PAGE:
Refer to the "Our Response to COVID-19" on page 36 above for additional detail of COVID-19 response.

Compensation Best Practices


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What We Do
R
Pay for Performance: Majority of pay is performance based and not guaranteed.
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Clawback Policy: We maintain a clawback policy that provides for recovery of incentive compensation in the event of a financial restatement due to material non-compliance with federal securities law.
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Stock Ownership Guidelines: Executives must comply with stock ownership requirements (6x multiple of salary for CEO; 4x multiple of salary for other executives).
R
Annual Compensation Risk Review: Annually assess risk in compensation programs.
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Challenging Performance Objectives: Set challenging performance objectives for annual incentives.
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Double Trigger Change of Control Agreements: An executive is entitled to severance only if, within a specified period following the change of control, he or she is terminated without cause or for good reason, or the successor company does not expressly assume his or her employment agreement.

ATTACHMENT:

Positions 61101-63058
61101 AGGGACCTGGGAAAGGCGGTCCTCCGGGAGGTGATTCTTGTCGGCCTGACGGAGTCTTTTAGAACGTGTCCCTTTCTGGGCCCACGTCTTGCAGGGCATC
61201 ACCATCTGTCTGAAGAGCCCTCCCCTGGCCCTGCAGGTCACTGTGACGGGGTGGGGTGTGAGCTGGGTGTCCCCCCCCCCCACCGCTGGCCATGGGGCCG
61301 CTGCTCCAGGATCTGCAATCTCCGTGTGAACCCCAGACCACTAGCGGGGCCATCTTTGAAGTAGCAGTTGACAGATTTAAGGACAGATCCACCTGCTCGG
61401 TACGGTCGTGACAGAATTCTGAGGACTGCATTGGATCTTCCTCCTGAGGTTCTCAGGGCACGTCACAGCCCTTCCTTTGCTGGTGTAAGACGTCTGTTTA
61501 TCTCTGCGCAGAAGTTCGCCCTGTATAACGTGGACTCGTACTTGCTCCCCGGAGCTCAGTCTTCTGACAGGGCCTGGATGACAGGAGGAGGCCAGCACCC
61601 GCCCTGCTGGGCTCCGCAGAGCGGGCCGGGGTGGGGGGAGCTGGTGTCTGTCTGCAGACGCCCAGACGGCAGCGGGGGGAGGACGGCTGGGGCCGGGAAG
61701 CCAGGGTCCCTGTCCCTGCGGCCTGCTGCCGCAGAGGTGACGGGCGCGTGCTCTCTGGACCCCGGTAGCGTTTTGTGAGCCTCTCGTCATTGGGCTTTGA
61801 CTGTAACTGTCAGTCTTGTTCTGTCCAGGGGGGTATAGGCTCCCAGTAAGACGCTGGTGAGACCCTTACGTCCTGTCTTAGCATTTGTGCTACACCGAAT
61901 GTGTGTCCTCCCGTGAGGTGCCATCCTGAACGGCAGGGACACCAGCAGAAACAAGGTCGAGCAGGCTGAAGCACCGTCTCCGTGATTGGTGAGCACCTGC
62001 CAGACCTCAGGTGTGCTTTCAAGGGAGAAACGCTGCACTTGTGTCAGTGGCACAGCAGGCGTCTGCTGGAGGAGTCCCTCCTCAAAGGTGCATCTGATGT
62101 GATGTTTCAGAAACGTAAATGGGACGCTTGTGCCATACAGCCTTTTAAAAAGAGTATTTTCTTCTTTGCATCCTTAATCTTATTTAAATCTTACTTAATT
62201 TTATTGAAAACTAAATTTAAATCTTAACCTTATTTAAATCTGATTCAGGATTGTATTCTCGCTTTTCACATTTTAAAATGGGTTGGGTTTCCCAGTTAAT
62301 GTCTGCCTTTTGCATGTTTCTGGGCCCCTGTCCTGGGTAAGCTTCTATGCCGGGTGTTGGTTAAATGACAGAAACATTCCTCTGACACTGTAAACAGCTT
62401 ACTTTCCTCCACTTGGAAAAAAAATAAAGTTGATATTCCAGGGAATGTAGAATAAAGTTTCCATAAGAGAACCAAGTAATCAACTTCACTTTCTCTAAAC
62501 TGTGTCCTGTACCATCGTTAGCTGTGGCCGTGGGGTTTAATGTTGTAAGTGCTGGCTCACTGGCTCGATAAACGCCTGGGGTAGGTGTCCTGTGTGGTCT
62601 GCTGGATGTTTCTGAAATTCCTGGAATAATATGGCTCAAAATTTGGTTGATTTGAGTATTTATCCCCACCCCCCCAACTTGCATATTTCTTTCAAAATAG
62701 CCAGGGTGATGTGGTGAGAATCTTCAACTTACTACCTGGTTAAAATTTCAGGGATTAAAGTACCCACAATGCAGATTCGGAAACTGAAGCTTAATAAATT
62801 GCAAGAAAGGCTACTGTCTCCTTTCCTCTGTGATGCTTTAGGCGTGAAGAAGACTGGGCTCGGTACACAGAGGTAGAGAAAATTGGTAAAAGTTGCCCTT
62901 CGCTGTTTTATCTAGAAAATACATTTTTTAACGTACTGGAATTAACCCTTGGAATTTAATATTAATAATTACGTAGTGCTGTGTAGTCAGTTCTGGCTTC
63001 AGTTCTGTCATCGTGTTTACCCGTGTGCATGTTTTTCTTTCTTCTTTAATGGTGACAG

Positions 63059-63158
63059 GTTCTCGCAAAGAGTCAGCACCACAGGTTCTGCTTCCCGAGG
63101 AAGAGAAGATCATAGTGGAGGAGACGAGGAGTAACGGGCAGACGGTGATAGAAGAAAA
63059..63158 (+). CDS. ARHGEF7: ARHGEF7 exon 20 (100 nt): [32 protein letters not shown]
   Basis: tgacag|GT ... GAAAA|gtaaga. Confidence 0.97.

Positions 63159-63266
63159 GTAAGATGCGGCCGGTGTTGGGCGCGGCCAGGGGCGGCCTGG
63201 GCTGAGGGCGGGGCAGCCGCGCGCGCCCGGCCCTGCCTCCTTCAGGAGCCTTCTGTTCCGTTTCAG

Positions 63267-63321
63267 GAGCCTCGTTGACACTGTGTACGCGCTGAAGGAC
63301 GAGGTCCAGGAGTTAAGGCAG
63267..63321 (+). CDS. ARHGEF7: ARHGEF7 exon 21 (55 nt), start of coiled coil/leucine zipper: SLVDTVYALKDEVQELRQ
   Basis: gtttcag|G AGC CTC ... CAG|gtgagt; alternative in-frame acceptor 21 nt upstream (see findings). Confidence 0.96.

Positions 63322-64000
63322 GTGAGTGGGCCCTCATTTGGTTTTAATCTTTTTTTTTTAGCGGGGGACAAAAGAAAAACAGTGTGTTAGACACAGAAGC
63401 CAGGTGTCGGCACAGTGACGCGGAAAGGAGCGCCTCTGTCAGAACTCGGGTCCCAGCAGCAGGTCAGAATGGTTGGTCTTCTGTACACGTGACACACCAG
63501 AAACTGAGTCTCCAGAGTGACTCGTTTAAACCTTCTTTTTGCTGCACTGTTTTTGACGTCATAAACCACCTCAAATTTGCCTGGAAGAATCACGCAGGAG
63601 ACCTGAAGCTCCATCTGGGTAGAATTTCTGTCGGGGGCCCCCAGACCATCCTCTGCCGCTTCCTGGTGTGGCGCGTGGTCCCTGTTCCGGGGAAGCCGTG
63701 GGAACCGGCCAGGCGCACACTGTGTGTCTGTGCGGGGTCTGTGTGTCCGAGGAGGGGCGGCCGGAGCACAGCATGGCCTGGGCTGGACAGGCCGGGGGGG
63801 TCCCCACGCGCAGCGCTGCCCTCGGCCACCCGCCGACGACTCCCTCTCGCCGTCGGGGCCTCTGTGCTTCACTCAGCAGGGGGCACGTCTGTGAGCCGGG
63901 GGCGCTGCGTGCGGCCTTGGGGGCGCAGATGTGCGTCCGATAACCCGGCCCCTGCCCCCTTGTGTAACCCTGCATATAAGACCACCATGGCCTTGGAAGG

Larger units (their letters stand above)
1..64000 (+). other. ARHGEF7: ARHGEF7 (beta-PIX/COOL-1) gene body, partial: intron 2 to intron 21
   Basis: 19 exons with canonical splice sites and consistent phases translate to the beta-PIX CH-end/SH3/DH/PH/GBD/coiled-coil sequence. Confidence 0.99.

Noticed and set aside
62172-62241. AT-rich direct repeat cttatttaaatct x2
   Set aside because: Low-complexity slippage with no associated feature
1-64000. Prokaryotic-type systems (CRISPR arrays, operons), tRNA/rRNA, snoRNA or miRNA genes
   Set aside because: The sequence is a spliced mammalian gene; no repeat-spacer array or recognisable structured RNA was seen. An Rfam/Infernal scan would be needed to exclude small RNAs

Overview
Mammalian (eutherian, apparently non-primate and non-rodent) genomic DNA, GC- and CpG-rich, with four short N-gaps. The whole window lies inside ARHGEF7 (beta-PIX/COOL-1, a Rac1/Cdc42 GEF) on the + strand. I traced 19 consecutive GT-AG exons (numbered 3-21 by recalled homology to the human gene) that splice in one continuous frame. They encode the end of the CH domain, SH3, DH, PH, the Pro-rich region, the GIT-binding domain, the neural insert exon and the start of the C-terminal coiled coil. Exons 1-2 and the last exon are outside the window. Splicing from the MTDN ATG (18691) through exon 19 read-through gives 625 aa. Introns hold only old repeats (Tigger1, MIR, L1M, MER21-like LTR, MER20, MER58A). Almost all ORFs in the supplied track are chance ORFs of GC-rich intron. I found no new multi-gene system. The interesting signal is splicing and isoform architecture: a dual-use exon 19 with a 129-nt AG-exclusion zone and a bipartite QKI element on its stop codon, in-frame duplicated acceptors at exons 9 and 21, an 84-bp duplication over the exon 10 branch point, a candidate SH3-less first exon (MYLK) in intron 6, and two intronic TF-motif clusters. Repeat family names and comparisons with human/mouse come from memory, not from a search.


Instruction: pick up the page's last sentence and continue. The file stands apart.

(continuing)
R
Use of Independent Consultant: The Compensation Committee has retained an independent compensation consultant that performs no other consulting services for the Company and has no conflicts of interest.

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What We Don't Do
Q
No Hedging: Directors and executive officers are prohibited from hedging their ownership of stock.
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Pledging: Directors and executive officers are prohibited from pledging any of the Company's securities as collateral for indebtedness unless the NCG Committee has first reviewed and approved the terms of the pledge.
Q
No Excise Tax Gross Ups: The Company will not enter into any new agreements, or materially amend any existing employment agreements with its executives that provide excise tax gross-ups in the event of a change of control of the Company.


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Compensation Philosophy and Objectives

The executive officer compensation program supports our commitment to provide superior shareholder value. This program is designed to: